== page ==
In a recent survey of over 1,500 scientists, more than 70 percent of them reported having been unable to reproduce other scientists’ findings at least once. Roughly half of the surveyed scientists ran into problems trying to reproduce their own results.
Reproducibility of findings is a core foundation of science. If scientific
results only hold true in some labs, how can researchers feel confident
about their discoveries? How can society put evidence-based policies into
place if the evidence is unreliable?
Recognition of this “crisis” has prompted calls for reform. Researchers
are feeling their way, experimenting with different practices meant to help
distinguish solid science from irreproducible results. Some are even starting to reevaluate how choices are made about what research actually gets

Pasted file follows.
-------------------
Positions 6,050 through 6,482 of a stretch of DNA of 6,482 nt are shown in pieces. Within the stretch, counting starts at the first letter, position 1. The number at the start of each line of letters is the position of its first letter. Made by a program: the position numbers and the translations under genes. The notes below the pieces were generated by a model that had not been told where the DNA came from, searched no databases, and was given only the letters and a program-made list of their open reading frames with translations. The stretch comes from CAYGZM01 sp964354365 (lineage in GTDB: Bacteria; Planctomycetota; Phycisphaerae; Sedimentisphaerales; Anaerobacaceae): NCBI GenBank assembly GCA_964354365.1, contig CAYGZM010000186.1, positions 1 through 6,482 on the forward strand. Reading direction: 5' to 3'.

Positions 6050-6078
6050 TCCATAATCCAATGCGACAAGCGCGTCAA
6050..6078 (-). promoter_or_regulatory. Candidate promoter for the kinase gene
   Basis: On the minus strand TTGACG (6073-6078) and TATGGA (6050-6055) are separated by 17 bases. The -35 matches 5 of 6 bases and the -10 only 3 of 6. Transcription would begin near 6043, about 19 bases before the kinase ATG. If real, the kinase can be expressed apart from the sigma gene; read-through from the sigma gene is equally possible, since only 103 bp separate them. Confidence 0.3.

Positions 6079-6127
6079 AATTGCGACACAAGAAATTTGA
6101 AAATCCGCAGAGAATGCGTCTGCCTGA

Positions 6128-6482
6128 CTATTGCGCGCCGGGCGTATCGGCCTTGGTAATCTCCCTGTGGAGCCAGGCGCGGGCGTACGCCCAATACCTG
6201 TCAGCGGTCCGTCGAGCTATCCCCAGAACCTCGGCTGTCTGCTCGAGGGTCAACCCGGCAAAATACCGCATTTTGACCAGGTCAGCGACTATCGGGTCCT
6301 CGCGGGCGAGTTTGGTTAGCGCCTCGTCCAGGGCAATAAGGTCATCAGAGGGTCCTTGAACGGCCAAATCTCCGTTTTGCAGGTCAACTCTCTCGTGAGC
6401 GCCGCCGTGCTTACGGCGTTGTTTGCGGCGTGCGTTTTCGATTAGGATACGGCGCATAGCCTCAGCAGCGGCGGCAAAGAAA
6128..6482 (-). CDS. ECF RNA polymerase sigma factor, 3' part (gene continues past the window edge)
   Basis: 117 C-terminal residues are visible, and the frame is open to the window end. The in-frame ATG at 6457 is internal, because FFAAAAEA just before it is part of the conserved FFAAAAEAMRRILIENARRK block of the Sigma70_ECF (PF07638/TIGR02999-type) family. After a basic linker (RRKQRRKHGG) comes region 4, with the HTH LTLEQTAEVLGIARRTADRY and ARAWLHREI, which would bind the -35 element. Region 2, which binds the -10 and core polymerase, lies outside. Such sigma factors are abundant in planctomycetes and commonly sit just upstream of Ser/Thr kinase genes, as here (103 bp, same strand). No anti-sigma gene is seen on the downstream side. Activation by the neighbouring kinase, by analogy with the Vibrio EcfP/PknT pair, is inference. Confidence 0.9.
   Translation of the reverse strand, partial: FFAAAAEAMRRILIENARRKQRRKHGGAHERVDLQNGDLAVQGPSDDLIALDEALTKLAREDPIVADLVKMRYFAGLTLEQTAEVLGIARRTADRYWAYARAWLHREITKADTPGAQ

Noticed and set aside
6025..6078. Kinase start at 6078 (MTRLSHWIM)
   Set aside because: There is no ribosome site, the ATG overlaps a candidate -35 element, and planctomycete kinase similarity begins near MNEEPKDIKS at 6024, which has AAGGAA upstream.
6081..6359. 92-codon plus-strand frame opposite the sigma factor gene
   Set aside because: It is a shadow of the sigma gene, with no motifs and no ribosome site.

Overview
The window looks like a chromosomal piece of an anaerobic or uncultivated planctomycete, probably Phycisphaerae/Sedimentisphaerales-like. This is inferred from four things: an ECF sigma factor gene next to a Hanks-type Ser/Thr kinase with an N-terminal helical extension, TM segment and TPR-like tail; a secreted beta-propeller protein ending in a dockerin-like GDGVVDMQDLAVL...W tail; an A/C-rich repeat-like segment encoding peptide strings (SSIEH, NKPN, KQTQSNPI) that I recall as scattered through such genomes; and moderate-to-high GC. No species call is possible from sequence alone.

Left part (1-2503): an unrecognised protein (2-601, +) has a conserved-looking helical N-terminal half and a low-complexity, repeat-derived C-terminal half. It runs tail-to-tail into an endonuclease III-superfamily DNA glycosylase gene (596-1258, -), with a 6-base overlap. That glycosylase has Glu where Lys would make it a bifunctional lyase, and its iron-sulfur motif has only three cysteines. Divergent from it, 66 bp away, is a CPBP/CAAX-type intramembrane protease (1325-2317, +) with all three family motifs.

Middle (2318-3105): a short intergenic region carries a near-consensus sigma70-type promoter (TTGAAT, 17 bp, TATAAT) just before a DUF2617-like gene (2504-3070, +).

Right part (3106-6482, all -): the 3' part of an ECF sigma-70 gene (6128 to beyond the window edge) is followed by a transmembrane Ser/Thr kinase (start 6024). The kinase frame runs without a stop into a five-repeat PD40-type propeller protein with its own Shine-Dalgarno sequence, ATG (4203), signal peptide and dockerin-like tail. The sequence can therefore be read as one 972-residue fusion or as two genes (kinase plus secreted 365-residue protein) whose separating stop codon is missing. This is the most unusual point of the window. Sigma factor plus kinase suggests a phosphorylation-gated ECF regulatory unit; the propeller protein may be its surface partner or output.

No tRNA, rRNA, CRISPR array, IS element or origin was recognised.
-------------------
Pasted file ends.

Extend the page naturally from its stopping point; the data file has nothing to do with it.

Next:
tackled. Breaking innovative new ground is flashier than revisiting already
published research. Does prioritizing novelty naturally lead to this point?
Incentivizing the wrong thing?
One solution to the reproducibility crisis could be simply to conduct
lots of replication studies. For instance, the scientific journal eLife is participating in an initiative to validate and reproduce important recent findings
in the field of cancer research. The first set of these “rerun” studies was
recently released and yielded mixed results. The results of two of five research studies were reproducible, one was not and two additional studies
did not provide definitive answers.
But there’s at least one major obstacle to investing time and effort in
this endeavor: the quest for novelty. The prestige of an academic journal